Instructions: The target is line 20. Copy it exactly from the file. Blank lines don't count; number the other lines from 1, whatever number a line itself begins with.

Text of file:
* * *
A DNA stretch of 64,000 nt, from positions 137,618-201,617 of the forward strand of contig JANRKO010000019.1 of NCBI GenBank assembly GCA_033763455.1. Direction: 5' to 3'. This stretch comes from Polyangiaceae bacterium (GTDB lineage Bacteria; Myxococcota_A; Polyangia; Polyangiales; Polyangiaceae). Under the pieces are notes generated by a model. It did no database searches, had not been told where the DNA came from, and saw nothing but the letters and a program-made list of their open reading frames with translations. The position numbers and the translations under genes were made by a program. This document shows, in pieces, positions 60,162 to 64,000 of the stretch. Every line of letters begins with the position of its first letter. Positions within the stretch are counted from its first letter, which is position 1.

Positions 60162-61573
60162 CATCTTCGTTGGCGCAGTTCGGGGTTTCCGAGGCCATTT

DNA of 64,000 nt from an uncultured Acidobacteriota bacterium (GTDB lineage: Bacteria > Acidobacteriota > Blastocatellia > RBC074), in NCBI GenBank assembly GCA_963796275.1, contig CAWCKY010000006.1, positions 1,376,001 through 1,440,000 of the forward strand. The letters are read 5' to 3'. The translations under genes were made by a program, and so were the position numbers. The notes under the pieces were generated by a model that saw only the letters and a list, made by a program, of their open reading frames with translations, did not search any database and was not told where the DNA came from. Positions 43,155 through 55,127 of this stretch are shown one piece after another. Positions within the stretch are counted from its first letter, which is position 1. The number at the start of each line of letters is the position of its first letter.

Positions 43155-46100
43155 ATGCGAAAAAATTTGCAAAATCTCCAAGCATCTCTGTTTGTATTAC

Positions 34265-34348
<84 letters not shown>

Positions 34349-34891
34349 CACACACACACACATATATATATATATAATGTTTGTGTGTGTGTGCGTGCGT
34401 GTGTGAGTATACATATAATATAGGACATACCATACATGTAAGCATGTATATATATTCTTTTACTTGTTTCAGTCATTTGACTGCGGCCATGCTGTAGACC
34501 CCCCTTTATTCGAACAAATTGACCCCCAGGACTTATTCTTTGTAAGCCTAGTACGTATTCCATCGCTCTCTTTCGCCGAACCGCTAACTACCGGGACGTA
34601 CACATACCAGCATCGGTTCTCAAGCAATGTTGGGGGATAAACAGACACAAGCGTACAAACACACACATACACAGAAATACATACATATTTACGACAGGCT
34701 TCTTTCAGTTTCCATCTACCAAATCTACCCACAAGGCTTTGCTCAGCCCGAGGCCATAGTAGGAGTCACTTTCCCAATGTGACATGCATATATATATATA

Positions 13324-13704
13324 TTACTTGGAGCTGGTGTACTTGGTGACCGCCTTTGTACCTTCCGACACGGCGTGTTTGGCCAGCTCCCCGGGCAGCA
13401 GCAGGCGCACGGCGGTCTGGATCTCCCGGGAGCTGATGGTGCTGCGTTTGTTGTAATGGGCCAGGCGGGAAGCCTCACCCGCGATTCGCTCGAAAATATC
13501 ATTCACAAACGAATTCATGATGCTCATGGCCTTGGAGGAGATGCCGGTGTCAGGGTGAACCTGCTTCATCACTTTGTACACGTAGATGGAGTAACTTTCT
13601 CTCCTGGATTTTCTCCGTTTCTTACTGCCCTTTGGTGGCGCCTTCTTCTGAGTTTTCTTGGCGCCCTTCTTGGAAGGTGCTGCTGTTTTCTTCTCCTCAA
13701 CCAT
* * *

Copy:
13701 CCAT